Livhuwani Madadzhe, also known as Captain SABC Livhu, peeping from a jail cell. Photo: Facebook page of Captain SABC Livhu Online T.V.
Popular comedian and socialite Livhuwani Madadzhe (31) spent the weekend in jail. He was arrested on Saturday for allegedly driving with illegal flashing lights and not stopping when confronted by law enforcers.
“Captain SABC”, as Madadzhe describes himself, was arrested on Saturday for contravention of the National Road Traffic Act. In a statement, Limpopo SAPS spokesperson Col Moatshe Ngoepe said that traffic officials were busy conducting their daily duties at Mphephu drive when they spotted a silver Audi A4 motor vehicle without number plates. The vehicle had flashing emergency lights and was blocking the road while apparently escorting certain vehicles.
The traffic officers apparently tried to stop Madadzhe’s car, but “the driver didn't stop; instead, he drove at high speed towards Thavhani Mall”, said Ngoepe. Police back-up was summoned, and the suspect’s car was stopped at Thavhani Mall.
“Preliminary investigations revealed that the driver did not have a driver's licence in his possession as he failed to produce it. The vehicle’s licence disk had expired,” said Ngoepe.
Madadzhe was arrested on the spot and had to wait until Tuesday morning before he could appear in the Thohoyandou Magistrate’s Court. When he eventually made a quick appearance, the case was postponed to 8 December this year. He was released on bail of R1 500.
When Limpopo Mirror contacted Madadzhe for comment on Tuesday, his assistant said he could not be reached. They promised to reply once he was available.
In the police’s statement, Col Ngoepe warns that driving around with emergency lights on their vehicles is illegal for ordinary citizens.
What does the law say about flashing lights?
The use of identification lights is regulated by Regulation 176 and Regulation 185 of the National Road Traffic Regulations, 2000. Vehicle identification lights can be used in the following manner:
Blue light may only be fitted on vehicles operated by:
Members of the South African Police Service (SAPS) and Municipal Police Services; Traffic officers and members of the SANDF Military Police.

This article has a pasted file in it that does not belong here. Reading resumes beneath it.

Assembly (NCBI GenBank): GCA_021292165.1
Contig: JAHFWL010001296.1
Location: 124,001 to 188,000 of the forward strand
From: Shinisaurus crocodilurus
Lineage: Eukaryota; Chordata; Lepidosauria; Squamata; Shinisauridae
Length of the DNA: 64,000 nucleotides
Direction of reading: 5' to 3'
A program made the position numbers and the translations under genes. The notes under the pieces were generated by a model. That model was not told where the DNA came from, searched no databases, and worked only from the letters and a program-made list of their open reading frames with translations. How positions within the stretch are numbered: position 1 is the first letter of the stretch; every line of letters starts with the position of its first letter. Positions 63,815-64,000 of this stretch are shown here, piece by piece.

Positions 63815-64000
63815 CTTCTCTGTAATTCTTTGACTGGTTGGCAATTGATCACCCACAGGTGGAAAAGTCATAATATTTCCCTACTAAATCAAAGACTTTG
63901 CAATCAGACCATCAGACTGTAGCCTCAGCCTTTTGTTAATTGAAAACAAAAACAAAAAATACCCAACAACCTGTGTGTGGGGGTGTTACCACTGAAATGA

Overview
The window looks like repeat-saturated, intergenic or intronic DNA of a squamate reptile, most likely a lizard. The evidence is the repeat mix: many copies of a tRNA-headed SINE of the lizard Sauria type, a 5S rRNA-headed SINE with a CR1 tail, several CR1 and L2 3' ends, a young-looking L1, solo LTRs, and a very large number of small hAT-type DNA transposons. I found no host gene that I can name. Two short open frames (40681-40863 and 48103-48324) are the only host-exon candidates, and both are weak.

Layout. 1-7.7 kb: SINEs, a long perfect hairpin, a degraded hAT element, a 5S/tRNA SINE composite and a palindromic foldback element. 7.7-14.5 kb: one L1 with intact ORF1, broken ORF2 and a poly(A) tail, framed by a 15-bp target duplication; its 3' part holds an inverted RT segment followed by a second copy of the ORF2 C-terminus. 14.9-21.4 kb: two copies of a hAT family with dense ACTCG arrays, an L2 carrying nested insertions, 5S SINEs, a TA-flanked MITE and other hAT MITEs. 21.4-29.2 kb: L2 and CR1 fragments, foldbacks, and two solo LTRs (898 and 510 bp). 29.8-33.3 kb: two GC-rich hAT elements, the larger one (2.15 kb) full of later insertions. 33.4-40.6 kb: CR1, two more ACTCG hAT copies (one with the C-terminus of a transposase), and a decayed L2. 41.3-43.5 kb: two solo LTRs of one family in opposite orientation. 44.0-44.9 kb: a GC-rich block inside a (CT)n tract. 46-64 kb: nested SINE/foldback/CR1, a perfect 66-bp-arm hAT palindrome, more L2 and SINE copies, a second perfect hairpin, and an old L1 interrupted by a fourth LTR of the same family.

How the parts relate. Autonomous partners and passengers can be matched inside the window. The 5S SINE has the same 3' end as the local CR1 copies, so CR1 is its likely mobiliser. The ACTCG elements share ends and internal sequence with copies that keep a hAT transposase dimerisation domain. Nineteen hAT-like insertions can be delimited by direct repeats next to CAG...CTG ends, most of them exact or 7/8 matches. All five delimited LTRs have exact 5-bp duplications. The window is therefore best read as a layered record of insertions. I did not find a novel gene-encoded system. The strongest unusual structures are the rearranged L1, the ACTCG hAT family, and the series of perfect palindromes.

RED, GREEN, WHITE LIGHTS
The following identification lights may be fitted on the following vehicles:
Red lights - ambulances, firefighting, or rescue vehicles;
Green lights – disaster-management vehicles; and
White lights - vehicles owned by a registered security service provider and driven by a security officer.
Amber lights can be used on the following emergency vehicles:
Employed in connection with the maintenance of public roads; Engaged in the distribution and supply of electricity; Engaged in the supply of essential public services; Operated in terms of the authority granted by the MEC in terms of section 81 of the Act; Breakdown vehicles; Refuse-compactor vehicles; and Vehicles carrying an abnormal load and the vehicles escorting them, if any.
A flashing orange light may only be used as follows:
Where a breakdown has occurred; where maintenance or other work, or an inspection is being carried out; when a breakdown vehicle is towing a motor vehicle, or in the event of a vehicle carrying an abnormal load.
Also important: Vehicles other than emergency vehicles or vehicles authorised by the relevant MEC in a province may not be fitted with orange identification lights.
NB: The legal framework regarding identification lights and sirens is applicable to the vehicle and not to the person operating the vehicle. For instance, should a designated official be using a different vehicle, they may not place the identification lights on said vehicle.
Date:05 November 2020 - By: Maanda Bele
Maanda Bele, born and raised in Nzhelele Siloam, studied journalism at the Tshwane University of Technology.
He is passionate about current news and international affairs.
He worked as part of the Zoutnet team as an intern in 2017.
He is currently a freelance journalist specialising in news from the Vhembe district.